There is no simple answer for why the Phillies have struggled so much offensively this year. It could be the inconsistent playing time for some of the guys; it could be the lack of firepower; it could be uncertainty of playing time. Most likely, it is a combination of all three of these things.
Right now it doesn’t look good for the Phillies, but there are signs to indicate things could turn around.
The Phillies likely won’t be scoring five-six runs a game like they did last year, but nevertheless, they still can have a chance to have an average offensive season and to make the playoffs. There are signs of hope, including their top-of-the-league stolen base percentage and their surprisingly low strikeout numbers.
It may not indicate much, but what it does show is that if the Phils can string together more singles, even if they are not hitting that many extra base hits, they can still score runs.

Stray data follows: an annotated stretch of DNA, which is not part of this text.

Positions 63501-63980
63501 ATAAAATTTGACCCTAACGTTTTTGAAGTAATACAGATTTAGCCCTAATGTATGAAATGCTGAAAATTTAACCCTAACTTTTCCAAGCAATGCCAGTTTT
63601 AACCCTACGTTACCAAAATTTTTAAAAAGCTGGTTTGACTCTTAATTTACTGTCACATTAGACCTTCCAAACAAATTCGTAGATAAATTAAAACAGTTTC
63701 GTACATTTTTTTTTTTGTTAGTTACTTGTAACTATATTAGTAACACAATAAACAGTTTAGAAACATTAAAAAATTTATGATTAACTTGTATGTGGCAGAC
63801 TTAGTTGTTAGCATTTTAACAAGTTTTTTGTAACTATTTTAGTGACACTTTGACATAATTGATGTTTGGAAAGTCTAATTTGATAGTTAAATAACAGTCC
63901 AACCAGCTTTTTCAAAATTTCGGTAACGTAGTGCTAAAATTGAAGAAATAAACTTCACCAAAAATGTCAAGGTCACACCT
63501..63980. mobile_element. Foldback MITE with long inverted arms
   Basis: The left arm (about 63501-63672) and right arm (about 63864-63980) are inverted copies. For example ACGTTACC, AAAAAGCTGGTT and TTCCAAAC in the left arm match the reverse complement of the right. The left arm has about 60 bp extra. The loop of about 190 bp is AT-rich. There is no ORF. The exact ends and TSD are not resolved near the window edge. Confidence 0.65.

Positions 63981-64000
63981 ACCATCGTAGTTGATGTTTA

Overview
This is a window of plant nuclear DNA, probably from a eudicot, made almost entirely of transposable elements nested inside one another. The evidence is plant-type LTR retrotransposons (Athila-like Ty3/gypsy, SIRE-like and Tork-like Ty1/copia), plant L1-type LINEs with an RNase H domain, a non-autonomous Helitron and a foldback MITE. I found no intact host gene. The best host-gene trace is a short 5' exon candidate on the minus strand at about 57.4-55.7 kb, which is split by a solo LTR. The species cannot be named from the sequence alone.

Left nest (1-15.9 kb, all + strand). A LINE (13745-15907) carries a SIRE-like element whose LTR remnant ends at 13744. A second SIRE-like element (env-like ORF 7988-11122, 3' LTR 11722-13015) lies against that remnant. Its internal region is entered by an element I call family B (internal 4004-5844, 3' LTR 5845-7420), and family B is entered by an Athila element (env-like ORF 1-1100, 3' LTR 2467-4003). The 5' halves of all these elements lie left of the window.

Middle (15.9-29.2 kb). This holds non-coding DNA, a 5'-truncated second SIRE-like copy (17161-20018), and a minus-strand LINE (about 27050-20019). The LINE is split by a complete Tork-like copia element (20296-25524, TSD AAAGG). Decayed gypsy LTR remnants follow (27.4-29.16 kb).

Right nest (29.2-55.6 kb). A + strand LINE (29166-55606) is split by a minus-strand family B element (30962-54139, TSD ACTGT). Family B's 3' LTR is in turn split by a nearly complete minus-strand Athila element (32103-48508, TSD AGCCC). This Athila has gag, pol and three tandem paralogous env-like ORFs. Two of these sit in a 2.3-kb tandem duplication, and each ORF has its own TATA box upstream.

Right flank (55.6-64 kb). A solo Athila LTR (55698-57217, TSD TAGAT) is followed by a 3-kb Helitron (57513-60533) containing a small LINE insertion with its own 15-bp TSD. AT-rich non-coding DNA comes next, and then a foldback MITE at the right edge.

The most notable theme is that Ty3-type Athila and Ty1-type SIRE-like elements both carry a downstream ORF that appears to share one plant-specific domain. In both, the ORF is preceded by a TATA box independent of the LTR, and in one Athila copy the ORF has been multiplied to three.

It won’t happen overnight, and it needs to happen soon if they want to win their sixth consecutive NL East crown, but the Phils could be on their way to discovering how to play small ball effectively.
Getting By With the Help of Three Aces
Even with only five wins on the season, three of which come from the combination of Roy Halladay’s first through eighth innings and Jonathan Papelbon’s ninth, the Phillies would not be where they are if not for the three aces.
Each start, the pitchers have kept the Phils in the game. In fact, eight of the twelve starts by the starting staff have been considered quality starts (7 IP, 3 ER). There is no reason the Phillies should not win these games, but so far mustering just one run a game has been difficult.